With the Disney, Pixar, Murdoch deal in the news, I’ve been reading a lot about Michael Eisner again. Today Newsweek’s Nick Tabakoff has an interview with Michael Eisner, the Mouseketeer who gets credit for taking Mickey from a household name to worldwide prominence.
As Nick Tabakoff at Newsweek says,
How did he transform Disney? Simply, by making decisions.
I have a personal connection with Mickey Mouse. He and I grew up with the same initials. So I paid attention when Eisner took over. Of course, it wasn’t just making decisions that made a difference, it was the decisions that the Head-Mouseketeer made.
So How Did Eisner Do It?
- Eisner defined the brand. Eisner let us know what Mickey stood for. A Disney movie, theme park, restaurant has values. They’re not written down for us, but we all know what they are. Movies that don’t meet the Disney brand are made for Miramax. Chefs at the 5-star Napa Rose Restaurant in the Anaheim resort have no facial hair. Everything Disney is clean, polite, wholesome, and good.
- Eisner understands the value of quality. Nothing Disney was done half way. Disney products and content were high value for customers at every level, in every size, shape, and form. In other words, he made sure customers wanted to buy what he had.
- Eisner differentiated his product to the point of exclusivity. They are the only Disney. Bugs Bunny wasn’t, isn’t, and never will be Mickey Mouse. Disney jealously guards all of its intellectual property to see that it stays that way. Use of a Disney song or image without permission is done at your peril. We might frown or joke about it, but it works to protect the Disney brand.
- Eisner made more things for current customers by extending what he had.
- Eisner branched out from where he was to make the same kind of things for new customers. Under Miramax we got Good Will Hunting and Shakespeare in Love. He didn’t go into whole new markets–a high risk venture–but changed what he had to meet new customers’ needs.
- Eisner then extended further into Disney Cruises when the market was ready. Grown-ups get a vacation while the kids are kept entertained. Enough said there.
- Eisner opened Disney Stores. Now he gave customers more opportunities to buy the things he knew they wanted.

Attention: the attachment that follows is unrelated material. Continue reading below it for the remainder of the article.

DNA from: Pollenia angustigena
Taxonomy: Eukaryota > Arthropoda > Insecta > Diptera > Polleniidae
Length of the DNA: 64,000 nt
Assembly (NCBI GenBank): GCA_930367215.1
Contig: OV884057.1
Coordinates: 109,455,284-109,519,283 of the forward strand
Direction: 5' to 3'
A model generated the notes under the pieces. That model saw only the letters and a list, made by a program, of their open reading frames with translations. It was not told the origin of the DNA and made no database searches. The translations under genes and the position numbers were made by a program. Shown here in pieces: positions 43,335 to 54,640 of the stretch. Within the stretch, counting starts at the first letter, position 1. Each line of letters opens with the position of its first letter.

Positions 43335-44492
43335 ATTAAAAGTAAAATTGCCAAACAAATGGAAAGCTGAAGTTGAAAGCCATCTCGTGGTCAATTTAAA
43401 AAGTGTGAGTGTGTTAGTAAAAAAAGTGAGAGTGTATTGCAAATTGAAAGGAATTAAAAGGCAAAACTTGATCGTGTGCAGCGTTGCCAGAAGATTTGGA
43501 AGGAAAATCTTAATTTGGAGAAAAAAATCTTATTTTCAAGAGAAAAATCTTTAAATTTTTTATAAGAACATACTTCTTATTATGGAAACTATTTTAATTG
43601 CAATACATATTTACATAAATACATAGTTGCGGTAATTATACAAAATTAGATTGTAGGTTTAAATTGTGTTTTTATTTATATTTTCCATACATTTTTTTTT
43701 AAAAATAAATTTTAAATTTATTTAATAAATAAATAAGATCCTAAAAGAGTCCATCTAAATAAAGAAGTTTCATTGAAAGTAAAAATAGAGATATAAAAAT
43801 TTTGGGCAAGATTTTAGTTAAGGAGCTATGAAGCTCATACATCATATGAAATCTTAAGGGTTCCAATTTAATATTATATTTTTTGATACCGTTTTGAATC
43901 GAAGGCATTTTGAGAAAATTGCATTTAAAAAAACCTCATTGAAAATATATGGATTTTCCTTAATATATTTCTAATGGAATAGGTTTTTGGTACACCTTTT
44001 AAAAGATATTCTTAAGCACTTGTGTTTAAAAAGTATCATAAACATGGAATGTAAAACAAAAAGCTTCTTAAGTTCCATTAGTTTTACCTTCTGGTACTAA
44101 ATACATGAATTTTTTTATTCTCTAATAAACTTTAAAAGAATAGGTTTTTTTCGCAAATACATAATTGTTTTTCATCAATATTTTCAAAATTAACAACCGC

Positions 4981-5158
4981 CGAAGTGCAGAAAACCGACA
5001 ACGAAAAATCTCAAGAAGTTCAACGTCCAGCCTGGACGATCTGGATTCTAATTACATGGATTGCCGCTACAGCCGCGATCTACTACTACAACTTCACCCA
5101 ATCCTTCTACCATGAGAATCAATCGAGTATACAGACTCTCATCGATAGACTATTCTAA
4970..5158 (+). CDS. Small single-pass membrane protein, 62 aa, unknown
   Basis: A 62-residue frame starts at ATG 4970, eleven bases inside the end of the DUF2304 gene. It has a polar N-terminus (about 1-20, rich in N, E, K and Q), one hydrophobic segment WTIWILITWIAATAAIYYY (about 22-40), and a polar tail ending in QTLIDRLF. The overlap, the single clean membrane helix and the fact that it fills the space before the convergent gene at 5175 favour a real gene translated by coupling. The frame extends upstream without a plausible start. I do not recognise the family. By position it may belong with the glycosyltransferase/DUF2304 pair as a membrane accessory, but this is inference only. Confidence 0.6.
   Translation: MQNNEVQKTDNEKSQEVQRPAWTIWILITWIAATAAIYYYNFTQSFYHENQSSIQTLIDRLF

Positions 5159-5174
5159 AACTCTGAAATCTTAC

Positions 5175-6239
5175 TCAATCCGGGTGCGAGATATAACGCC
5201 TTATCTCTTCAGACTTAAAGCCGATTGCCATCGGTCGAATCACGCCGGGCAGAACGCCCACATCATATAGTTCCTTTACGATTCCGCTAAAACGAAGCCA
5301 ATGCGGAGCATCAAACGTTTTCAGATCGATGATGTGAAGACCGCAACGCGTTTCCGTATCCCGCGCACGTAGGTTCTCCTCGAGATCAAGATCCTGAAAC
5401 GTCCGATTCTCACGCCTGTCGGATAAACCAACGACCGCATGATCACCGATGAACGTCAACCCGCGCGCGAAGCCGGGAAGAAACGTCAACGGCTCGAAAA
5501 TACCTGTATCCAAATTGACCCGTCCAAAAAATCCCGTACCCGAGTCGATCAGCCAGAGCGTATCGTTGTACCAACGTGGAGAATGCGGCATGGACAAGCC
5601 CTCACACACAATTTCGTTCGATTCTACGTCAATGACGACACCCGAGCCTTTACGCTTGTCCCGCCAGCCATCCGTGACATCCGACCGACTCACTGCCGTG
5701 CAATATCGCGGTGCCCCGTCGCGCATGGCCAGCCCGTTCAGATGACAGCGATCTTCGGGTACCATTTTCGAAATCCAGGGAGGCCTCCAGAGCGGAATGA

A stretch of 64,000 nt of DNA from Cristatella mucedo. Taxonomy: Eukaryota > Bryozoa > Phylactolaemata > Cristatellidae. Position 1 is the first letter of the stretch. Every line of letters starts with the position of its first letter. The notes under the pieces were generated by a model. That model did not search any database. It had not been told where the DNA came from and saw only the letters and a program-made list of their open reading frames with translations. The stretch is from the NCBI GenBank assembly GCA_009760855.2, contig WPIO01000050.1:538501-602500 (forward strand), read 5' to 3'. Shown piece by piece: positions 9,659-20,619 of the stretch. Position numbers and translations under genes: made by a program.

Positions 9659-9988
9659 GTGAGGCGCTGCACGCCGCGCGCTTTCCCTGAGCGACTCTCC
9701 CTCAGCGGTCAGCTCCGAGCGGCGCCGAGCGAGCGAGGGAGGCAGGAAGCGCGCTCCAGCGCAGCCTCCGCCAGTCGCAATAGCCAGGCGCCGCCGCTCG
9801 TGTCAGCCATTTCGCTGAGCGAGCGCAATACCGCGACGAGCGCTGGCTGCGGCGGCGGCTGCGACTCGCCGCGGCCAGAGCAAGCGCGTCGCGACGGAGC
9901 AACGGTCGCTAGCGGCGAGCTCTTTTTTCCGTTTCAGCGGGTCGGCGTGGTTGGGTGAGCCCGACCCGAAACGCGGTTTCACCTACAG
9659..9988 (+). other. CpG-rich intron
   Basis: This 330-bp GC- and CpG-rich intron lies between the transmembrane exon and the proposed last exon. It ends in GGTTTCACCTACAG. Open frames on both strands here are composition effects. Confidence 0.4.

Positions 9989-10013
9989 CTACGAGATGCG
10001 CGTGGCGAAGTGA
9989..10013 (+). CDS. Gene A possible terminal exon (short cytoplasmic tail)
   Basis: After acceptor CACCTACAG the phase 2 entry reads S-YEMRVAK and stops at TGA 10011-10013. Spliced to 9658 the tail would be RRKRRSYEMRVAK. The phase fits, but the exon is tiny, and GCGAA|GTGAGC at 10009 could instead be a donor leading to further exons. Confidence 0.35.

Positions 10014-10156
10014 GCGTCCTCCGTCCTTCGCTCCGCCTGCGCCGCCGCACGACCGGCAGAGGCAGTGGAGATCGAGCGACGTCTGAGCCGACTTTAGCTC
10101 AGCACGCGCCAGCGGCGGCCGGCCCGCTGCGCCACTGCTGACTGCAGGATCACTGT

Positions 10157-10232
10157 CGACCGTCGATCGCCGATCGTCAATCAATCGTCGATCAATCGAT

Disney had made a handful of films when Eisner got there. Eisner used those seeds to grow a garden that included hits such as The Lion King, Toy Story, and Monsters Inc. He made more products his current customers would want to buy. They kept coming back.
The circle is complete–more things that customers want to buy, and more customers who have more opportunities to buy them–time to go around the circle again.
What Can I Take from the Mouse?
Eisner didn’t make random decisions. He followed solid business strategy. Anyone can use these strategic principles for success in any enterprise from a service business to a blog.
- Know your brand and what it stands for.
- Test your ideas against that brand.
- Offer new products or ideas for the customers/readers you already have. THEN add related items that will bring new customers/readers into the fold.
- Give every customer more opportunities to interact with your products whenever you can.
- Let the market tell you when it’s ready. Don’t give your customers things they don’t want or don’t expect.
- Never skimp on quality. Never go against your brand.
I’m sure you’ve heard it all before. Eisner is just one who actually did it. There’s no question Michael Eisner has his detractors. Likewise, there’s no question he made the Mouse a success. Either way, he’s not a rocket scientist. He’s just a guy who followed solid business strategy, which makes him one in a million, I’d guess.
–ME “Liz” Strauss
Read more about Michael Eisner: